Murder of the Dolls (2010) is a movie made by the events creator Adam A. Park, which involves a murder in a high rise flat mixed with some espionage, and based around the surviving flat tenants. It was completed entirely in two days (script, casting, filming the lot) and has a very interesting pace to it. It feels like a European movie, with its shots of different high rises and the way dialogue flows over scenes that have already happened or are about to happen. It also has a fly-on-the-wall documentary feel to it. The whole thing feels dream-like in some places, like we are floating through these people’s lives to witness what will happen to them. It is a bizarre style which at first I struggled to comprehend, but once you get used to it makes the film fascinating to watch. A different and interesting piece of film making to be sure. It is stunning that this piece was shot in the time it was.
Gallery of Fear (2010) is an anthology film very much in style of the old Amicus movies like Vault of Fear (themselves influenced by Tales from the Crypt). Debbie Rochon (She is in a lot of these films, and good on her because she is a great character actress) plays an annoying art critic who goes to a special gallery showing in the middle of nowhere. Each painting reveals a new tale; an artist who steals people souls when she draws them, a nerdy teacher who makes friends with a living fungi monster and uses it for revenge, and a couple who drive into a shack in the middle of nowhere to look around meet a family very much related to the Texas Chainsaw Massacre crew. The style of this movie is amazing and the colors and weird sound effects all link together to form a great tribute to the old ’70s movies. It suffers from its length (a common problem with some indie movies) and each segment would have benefited from having 10 minutes trimmed off its running time. They are all fun segment’s though, the most harrowing being the mannish woman harassed by the red neck locals at the end. Though this is also the least original, as it basically plays out exactly like Texas Chainsaw Massacre.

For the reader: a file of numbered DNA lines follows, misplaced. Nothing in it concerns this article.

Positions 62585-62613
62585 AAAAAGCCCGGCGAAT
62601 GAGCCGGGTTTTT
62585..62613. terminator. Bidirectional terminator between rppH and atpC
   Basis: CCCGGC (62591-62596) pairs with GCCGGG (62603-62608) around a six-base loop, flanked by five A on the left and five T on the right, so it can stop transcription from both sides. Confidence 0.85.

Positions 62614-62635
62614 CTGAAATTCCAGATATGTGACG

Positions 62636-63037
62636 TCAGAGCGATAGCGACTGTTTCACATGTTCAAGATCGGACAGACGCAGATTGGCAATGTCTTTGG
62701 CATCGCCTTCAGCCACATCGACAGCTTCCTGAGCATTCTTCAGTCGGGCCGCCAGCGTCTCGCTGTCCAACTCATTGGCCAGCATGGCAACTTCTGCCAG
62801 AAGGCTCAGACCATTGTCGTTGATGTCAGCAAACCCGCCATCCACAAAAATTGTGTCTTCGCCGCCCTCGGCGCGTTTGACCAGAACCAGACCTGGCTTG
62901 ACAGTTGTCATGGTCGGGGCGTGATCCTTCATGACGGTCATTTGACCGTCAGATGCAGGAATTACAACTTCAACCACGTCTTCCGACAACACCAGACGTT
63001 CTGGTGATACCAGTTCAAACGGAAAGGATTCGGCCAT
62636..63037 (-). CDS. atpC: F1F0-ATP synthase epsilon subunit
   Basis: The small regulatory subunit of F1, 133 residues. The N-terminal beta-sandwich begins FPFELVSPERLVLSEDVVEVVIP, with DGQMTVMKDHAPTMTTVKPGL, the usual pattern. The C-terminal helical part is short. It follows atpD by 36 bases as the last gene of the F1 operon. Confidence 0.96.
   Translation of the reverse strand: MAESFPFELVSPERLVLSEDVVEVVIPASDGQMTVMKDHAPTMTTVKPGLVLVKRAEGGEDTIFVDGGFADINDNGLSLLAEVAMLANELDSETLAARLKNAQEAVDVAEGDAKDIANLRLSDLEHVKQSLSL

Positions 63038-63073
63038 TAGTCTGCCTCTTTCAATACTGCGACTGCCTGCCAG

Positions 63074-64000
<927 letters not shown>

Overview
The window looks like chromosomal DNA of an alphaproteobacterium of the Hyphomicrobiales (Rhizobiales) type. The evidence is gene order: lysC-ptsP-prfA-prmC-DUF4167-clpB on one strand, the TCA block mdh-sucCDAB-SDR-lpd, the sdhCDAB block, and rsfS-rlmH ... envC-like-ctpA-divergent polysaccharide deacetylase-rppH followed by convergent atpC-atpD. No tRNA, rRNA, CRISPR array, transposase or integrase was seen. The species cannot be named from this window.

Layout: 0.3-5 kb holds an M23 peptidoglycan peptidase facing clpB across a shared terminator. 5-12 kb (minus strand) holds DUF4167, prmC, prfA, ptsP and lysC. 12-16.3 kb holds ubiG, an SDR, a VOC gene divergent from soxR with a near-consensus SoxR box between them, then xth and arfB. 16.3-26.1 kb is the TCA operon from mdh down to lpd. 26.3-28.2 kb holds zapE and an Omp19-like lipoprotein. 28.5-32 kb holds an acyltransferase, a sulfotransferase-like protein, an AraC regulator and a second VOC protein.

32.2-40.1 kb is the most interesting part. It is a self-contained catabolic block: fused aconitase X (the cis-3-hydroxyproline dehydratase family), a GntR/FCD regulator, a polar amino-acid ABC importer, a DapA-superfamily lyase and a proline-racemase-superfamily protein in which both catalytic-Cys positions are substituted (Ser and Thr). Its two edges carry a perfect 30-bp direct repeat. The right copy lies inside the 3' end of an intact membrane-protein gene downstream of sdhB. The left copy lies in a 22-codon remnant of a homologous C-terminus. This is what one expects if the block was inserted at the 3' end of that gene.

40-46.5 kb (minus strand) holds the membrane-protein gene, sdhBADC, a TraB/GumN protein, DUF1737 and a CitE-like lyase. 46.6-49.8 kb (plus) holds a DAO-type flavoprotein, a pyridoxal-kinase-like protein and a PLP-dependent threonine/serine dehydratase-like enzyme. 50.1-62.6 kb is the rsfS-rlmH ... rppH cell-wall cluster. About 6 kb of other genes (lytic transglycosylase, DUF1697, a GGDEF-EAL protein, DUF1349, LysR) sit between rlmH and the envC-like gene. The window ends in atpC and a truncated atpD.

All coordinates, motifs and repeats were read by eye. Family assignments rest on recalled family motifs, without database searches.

The best film of the festival was Three’s a Shroud (2012), another compilation movie. This on is superb with the obvious love of the genre coming out in each scene, and for once each scene is just the right length. The first story is the most gripping and involves a man who is told by his wife not to open the door to let her in, even though she is outside. Well-acted and quite gripping, it makes the hairs on the back of your neck stand up, as you wonder why does she not want him to let her in? It has a twist ending which is great fun. The second piece involves a photographer who is so obsessed with one of his models he either creates (or summons, I am a bit unclear on this) a creature that looks like the Violator clown from Spawn, if Charles Band had made it. It is a freaky thing, but lots of fun and for a low budget monster very effective. The third and final piece involves time traveling in a small area similar to the movie Triangle or Time Crimes. To say too much about this piece ruins the plot, but if you have seen the mentioned movies you will have an idea of how it plays out. The wraparound story involving a killer bear is predictable but that does not make it any less enjoyable. The director told me that each segment focuses on a different type of movie so the first part is hammer horror, the second a creature feature and the third is a slasher flick. This comes across so well when you watch it, and gives each section a distinct flavor. A fantastic piece of work which will be coming out on DVD in the new year sometime.
There were so many more great movies on show that I have not had the chance to cover, which I will quickly list below:
The Chateau (woman alone in a house hears weird sounds), Nympha (a religious incest story told through three different people and three different timelines), The Hounds (a superbly shot gory thriller), Monitor (the last scene involves a very messy brick death so that should be enough to draw you in), Party Girl, No Strings Attached 2 (a killer doll movie), Banjo ( a gruesome short involving a sexual act and a bloody and bitter sweet conclusion), Walk Away and Sweet Hand of the Rose.
This festival may be hitting the bigger cities like London next year, but it was nice to be able to visit a locally funded, non-profit event just for the fans here in the small town of Retford. Look out for this event in the future, UK readers as it was a triumph of independent cinema.